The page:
Review: The Corpse Exhibition and Other Stories
This book makes an excellent case for those who fail to evaluate the role of a translator when it comes to literary criticism
This book makes an excellent case for those who fail to evaluate the role of a translator when it comes to literary criticism. Hassan Blasim’s original work in Arabic may have, rightly, won him accolades. What makes his first collection of short stories in English shine, however, is the translation of British journalist Jonathan Wright — a man perfect for the role not simply because he is erudite, but because of an interesting biographical fact. Apparently, he was once kidnapped while on a reporting assignment in Lebanon.
Displaced Iraqis play football at a temporary camp set up by the UN refugee agency to shelter people fleeing violence in north Iraq. Pic/AFP
As for Hassan Blasim’s 14 stories here, set in a dark, fearsome Iraq few of us have any inkling about, they come across as simultaneously surreal and authentic. This could be because of his personal history with that war-torn country. Now living in Finland, Blasim was reportedly forced to flee from Iraq after a documentary he made angered the late dictator Saddam Hussein. Most of his stories focus on struggle; some characters trying to survive in an inhospitable world, others in futile and ineffectual attempts to escape their past.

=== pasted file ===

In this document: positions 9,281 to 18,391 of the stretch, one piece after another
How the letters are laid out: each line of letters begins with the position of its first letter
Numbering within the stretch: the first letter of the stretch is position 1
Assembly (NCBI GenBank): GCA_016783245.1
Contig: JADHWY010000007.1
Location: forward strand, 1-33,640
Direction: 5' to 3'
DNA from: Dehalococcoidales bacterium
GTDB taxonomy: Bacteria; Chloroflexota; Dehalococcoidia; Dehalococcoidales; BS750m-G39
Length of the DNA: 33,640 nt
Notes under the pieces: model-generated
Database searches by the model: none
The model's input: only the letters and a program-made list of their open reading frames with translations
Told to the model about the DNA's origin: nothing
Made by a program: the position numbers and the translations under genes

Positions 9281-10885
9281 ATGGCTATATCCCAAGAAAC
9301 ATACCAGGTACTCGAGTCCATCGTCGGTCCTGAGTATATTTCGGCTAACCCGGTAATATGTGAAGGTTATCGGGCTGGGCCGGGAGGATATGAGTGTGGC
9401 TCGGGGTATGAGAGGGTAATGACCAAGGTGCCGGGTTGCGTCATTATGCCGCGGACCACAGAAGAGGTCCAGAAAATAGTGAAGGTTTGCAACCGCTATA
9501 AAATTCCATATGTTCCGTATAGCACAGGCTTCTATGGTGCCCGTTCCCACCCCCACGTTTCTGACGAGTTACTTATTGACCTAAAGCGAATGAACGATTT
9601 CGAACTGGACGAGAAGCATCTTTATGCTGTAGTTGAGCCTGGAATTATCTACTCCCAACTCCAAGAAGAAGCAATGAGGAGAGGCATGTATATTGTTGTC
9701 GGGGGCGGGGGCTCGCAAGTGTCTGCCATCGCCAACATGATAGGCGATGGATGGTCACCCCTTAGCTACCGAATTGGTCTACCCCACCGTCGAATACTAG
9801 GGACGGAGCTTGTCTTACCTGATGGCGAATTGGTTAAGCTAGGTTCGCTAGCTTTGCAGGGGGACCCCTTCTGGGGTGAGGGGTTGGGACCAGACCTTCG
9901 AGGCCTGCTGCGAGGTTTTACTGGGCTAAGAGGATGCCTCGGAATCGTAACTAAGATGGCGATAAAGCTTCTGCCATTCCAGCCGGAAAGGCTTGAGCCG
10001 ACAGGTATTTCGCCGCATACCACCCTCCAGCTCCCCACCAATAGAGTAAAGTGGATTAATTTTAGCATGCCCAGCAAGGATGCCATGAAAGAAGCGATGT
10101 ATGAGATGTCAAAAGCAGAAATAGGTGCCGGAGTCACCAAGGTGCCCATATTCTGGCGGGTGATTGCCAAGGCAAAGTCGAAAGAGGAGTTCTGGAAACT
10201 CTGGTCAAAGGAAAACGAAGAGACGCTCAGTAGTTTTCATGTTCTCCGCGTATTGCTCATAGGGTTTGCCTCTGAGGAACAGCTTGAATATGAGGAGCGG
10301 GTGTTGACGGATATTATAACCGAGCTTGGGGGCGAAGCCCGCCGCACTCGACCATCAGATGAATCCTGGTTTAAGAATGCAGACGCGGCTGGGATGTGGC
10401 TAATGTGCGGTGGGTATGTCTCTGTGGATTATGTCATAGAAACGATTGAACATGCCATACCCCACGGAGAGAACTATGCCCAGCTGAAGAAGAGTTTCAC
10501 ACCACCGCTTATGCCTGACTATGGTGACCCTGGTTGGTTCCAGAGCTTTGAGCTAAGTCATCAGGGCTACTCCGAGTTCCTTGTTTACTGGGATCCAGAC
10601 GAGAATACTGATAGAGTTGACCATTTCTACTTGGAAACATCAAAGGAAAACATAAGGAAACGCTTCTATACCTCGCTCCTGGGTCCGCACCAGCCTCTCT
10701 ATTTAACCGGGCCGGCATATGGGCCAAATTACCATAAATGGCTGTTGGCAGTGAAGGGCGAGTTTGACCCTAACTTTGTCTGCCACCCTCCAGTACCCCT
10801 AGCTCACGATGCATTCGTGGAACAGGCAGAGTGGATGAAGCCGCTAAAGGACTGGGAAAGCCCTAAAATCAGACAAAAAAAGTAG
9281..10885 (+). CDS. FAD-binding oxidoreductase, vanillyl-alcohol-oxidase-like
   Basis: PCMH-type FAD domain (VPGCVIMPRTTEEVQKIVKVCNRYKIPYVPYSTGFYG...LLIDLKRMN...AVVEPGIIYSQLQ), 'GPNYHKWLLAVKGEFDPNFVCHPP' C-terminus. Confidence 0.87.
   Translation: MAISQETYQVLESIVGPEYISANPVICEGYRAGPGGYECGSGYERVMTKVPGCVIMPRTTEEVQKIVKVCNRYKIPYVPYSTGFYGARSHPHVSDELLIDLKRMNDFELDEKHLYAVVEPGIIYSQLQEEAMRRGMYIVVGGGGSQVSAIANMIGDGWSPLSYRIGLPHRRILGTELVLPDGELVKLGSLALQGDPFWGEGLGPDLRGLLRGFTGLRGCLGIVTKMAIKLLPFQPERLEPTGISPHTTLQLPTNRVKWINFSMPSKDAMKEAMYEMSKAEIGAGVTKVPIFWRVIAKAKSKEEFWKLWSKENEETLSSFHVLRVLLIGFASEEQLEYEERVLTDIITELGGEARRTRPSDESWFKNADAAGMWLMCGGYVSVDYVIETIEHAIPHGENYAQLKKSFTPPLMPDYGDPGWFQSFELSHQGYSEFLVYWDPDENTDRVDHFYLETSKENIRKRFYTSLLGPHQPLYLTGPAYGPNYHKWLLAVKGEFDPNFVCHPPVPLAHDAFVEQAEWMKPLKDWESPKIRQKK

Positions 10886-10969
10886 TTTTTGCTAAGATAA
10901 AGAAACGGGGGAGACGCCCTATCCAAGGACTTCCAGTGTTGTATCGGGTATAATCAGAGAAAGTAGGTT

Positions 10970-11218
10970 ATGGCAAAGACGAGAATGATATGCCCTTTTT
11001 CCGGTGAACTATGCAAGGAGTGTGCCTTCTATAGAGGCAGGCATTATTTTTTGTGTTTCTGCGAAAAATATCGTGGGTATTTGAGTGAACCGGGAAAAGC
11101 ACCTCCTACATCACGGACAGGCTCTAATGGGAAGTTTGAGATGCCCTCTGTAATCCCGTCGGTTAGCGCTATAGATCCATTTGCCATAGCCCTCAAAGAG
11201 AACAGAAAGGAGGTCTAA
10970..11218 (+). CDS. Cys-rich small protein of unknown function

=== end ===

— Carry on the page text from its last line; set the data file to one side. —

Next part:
The Corpse Exhibition And Other Stories of Iraq, Hassan Blasim, Penguin, R399. Available in leading bookstores
There are ordinary people here; widows, students, soldiers on the frontline and others caught up in an incredibly violent world not of their making. An Iraqi man in the story ‘The Nightmares of Carlos Fuentes’ finds asylum in Holland and asks himself: “Why do they respect dogs as much as humans? Why do we masturbate twenty-four hours a day?”
There is wit here too, and humour, and pathos. And some passages that appear to make no sense, which is apt because war, as artists have struggled to point out since time immemorial, is essentially an act devoid of reason. This is a brave, bold book that deserves to be read if only because it tells us about people the world’s journalists appear to have forgotten.